With California’s Fires Close to Contained, Cannabis Experts Predict Little Damage to Total Harvest
Luckily, the uncontrolled blazes did not reach Humboldt or Trinity counties, sparing most of the state’s marijuana farms on the fire's path of unprecedented destruction.
Published on October 17, 2017

Lead photo via U.S. Department of Agriculture

After a week of uncontrollable fire, smoke and uncertainty, the largest set of mass wildfires in Northern California’s recorded history finally appear to be, at least somewhat, under control. And as the communities of Sonoma, Napa, and Mendocino counties move from a state of shocked sadness to one of strength, resilience and rebuilding, the area’s vast cannabis community is leading the way to bring whatever kind of solace they can to their affected neighbors. But since the fires did not move north of Mendocino, Nor Cal’s marijuana experts are predicting minimal damage to the area’s total cannabis harvest, bringing at least one bit of good news to a part of the country that’s had little to smile about recently.

According to a report from the Los Angeles Weekly, at least 21 cannabis farms were destroyed by the fires, wreaking havoc for a number of Sonoma and Mendocino based cultivators who were literally days away from the start of trimming when fire came knocking. But while life has been unfathomably altered for those individual farmers and their companies, California’s massive annual harvest has largely survived unscathed.

"Wildfire is generally a pretty modest influence," Hezekiah Allen, executive director of the California Growers Association told the publication. "The impacts for individual farmers will be severe. But there's a lot of cannabis out there."

In fact, earlier this year Allen estimated that California’s huge network of licensed and illicit growers produce about eight times as much cannabis every year as California stoners consume. Even with truckloads of turkey bags destined for East Coast, Midwest, and international customers, the Golden State’s surplus supply should be plenty enough to make up for any commercial crops lost to fire.

Even with entire forests of bud flowering in the Northern California mountains, the crop’s ultimate safety can largely be credited to dumb luck. While thousands of small farms were in the path of the blazes at their peak strength, a large majority of the area’s cannabis cultivation is concentrated in Humboldt and Trinity counties. The two municipalities are directly north of where the fires blazed.

That cannabis-friendly fire line has lead pricing experts to expect little change for the coming year of legal weed sales. In their latest Cannabis Benchmarks report, wholesale marijuana tracking company New Leaf Data Services LLC predicts business as usual for Golden State smokers in LA, San Francisco, and everywhere in between.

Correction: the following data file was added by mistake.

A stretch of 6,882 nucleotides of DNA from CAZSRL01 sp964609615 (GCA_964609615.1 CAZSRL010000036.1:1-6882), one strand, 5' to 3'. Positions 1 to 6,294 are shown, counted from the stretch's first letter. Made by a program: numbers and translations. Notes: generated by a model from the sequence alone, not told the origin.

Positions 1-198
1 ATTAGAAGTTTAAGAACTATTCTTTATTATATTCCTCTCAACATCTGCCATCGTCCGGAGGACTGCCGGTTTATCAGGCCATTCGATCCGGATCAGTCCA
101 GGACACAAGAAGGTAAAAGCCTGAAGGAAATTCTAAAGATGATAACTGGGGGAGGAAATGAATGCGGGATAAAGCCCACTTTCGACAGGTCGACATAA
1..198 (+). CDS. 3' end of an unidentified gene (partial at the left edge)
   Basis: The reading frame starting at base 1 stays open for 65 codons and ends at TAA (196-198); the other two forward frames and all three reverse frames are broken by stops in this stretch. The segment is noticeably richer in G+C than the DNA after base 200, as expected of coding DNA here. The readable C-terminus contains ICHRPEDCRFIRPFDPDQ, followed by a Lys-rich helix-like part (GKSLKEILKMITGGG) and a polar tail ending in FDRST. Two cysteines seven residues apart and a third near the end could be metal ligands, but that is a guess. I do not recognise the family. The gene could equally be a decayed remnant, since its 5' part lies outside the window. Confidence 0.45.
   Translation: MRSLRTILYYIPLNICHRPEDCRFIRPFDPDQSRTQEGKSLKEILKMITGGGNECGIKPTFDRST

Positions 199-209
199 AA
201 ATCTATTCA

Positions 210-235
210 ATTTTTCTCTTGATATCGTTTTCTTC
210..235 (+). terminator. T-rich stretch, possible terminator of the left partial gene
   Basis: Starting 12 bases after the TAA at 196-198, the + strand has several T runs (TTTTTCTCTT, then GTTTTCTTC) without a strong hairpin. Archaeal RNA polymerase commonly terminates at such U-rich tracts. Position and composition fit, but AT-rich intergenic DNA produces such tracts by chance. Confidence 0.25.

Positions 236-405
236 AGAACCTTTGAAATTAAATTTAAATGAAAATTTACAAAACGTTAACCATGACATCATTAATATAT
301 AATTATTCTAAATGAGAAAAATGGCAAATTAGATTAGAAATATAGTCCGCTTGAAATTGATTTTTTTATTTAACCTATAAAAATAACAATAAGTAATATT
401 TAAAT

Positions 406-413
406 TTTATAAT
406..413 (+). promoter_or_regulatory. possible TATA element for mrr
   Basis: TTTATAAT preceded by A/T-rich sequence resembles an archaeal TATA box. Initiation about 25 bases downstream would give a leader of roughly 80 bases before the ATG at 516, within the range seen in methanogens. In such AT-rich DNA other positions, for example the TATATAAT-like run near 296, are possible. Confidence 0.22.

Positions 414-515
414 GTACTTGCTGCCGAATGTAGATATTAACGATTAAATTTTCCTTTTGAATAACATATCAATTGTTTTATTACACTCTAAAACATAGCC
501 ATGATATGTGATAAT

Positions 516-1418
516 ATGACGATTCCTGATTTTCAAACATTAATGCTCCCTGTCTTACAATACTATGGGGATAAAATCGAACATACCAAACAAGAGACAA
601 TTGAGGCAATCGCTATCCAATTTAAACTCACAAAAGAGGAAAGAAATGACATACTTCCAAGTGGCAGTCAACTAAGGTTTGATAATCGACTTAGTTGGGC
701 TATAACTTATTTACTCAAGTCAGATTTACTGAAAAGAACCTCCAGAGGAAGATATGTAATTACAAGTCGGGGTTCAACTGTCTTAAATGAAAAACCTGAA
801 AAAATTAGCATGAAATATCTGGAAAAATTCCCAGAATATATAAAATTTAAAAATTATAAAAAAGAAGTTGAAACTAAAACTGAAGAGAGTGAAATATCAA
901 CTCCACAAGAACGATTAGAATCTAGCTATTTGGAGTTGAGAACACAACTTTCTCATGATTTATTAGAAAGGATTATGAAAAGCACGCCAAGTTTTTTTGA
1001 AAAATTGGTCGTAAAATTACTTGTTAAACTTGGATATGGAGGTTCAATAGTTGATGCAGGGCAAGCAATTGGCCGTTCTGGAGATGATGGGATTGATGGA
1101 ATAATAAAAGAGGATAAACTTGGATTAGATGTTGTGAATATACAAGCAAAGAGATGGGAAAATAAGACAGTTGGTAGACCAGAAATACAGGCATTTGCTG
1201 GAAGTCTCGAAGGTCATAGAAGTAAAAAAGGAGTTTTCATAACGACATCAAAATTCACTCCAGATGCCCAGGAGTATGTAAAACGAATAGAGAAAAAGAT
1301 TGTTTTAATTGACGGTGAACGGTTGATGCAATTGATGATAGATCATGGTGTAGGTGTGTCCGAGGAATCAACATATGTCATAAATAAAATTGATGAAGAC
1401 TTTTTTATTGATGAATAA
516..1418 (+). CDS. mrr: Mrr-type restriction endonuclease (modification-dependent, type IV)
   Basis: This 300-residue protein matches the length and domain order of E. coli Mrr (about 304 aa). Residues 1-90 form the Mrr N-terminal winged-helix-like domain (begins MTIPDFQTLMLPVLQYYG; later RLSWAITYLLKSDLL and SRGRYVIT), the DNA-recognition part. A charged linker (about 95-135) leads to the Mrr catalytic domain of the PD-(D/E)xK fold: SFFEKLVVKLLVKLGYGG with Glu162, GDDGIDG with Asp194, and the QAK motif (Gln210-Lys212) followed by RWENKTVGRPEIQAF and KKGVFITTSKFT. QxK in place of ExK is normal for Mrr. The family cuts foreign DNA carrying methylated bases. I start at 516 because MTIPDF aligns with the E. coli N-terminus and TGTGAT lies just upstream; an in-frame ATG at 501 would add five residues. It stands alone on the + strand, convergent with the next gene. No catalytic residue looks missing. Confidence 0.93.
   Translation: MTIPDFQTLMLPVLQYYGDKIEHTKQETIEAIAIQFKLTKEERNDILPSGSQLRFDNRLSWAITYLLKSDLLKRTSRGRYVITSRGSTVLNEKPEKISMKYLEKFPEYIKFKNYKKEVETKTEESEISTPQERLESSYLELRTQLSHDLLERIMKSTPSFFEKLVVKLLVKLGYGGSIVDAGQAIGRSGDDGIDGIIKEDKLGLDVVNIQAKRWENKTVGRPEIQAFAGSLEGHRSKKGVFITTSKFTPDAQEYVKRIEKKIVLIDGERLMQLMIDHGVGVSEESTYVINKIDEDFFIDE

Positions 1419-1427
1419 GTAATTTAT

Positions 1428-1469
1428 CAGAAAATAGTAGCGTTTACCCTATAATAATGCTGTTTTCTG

"Though Sonoma County is home to several thousand individual growers — estimates put as many as 5,000 small farmers in the area — and a portion of Mendocino County is also currently affected by fires, tens of thousands of additional cultivators in Humboldt, Trinity, and other areas in the northern part of the state have been able to bring in harvests without incident, not to mention the production of newer commercial operations in the central and southern regions of California, established over the course of the past year, that will be available to their respective local markets," the report explains.

This year’s harvest is particularly important for producers looking to jump through the expensive hoops of California’s impending recreational use regulations, with a number of cultivators expected to use the profits from their already budding plants to fund their move to the newly established market.

But while firefighters from across the world have flocked to California to help contain the network of blazes, there are still areas of fire across the state that are not contained, with unpredictable winds keeping residents, farmers, and first responders alike firmly on the edge of their seat.

For now though, things are looking up.

"Obviously people have built entire businesses and they've been burned to the ground," an anonymous industry insider told LA Weekly. "But we've seen fires before, and we've seen fall prices decline as usual. We're expecting a repeat."

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Zach Harris
Zach Harris is a writer based in Philadelphia whose work has appeared on Noisey, First We Feast, and Jenkem Magazine. You can find him on Twitter @10000youtubes complaining about NBA referees.
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